We're halfway through September. The redness in the sky has dissipated, though the air quality here is not good. Climate change creates accelerated fire conditions that pine beetles, the three-year drought, and poor forest management feast on. It's not going to get cooler.
We are doubly sequestered now: coronavirus and fires. I look for more things to do in small ways inside the house. I'm both an artist and a gardener. I've tried growing plants in my kitchen. I've signed up for a 30-day art challenge and decided to paint objects in my workroom.
With the smoke, we haven't seen shadows for days. Hoping for a sunny spot, I've been growing small bits of greenery in baking cups. I felt a small joy to see a shadow near a window.
The ends of carrots, onions, and celery can be placed in water, which is a fun scientific experiment. And a good way to include a few fresh greens in our food. Left in the water, the ends will sprout to look like miniature forests. The celery comes up like tiny celery stalks. I've tried planting the results in soil, but so far I've had no success in turning these beginnings into regular plants. I keep trying. The greens make excellent additions to salads or on potatoes or eggs. Besides, watching them grow gives me one more thing to do.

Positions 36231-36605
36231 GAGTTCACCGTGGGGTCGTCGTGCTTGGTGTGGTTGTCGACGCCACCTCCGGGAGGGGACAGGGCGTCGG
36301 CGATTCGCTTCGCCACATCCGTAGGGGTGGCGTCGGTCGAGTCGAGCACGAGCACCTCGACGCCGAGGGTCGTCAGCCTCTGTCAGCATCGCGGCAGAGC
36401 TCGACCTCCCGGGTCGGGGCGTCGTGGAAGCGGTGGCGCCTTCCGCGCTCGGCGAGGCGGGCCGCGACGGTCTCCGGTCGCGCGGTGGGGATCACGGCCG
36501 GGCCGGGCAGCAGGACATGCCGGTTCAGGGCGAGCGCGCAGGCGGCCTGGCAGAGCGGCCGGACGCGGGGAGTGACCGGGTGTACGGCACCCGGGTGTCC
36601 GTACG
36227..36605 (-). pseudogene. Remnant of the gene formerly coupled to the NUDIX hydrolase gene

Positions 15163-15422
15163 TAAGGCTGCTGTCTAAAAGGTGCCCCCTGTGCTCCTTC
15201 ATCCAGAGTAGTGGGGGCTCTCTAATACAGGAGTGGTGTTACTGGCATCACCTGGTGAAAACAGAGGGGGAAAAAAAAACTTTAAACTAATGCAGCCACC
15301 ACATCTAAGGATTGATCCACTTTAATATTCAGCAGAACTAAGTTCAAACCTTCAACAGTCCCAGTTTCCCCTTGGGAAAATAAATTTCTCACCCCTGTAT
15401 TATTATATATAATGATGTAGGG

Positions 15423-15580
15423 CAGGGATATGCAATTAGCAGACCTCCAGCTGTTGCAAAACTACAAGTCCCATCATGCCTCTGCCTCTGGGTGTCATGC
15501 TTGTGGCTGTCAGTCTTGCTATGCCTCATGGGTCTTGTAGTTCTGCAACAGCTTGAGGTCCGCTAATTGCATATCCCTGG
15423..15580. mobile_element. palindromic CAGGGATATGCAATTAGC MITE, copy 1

Each month this year brought new challenges. In the first few weeks of sheltering, we seemed to have an endless amount of time. We took slow walks, we read mountains of books and newspapers, we chatted on Zoom, and watched movies we'd never heard of, but now our days are filled. We wonder where the time went, but we keep adding more things to our calendars. Some of the things that I had on a perpetual list of things to do I realized that I will never get done. They were a flickering interest that disappeared once I had added them to my list.
What new things are you doing now?
Some of my daily paintings for the 30-day Challenge: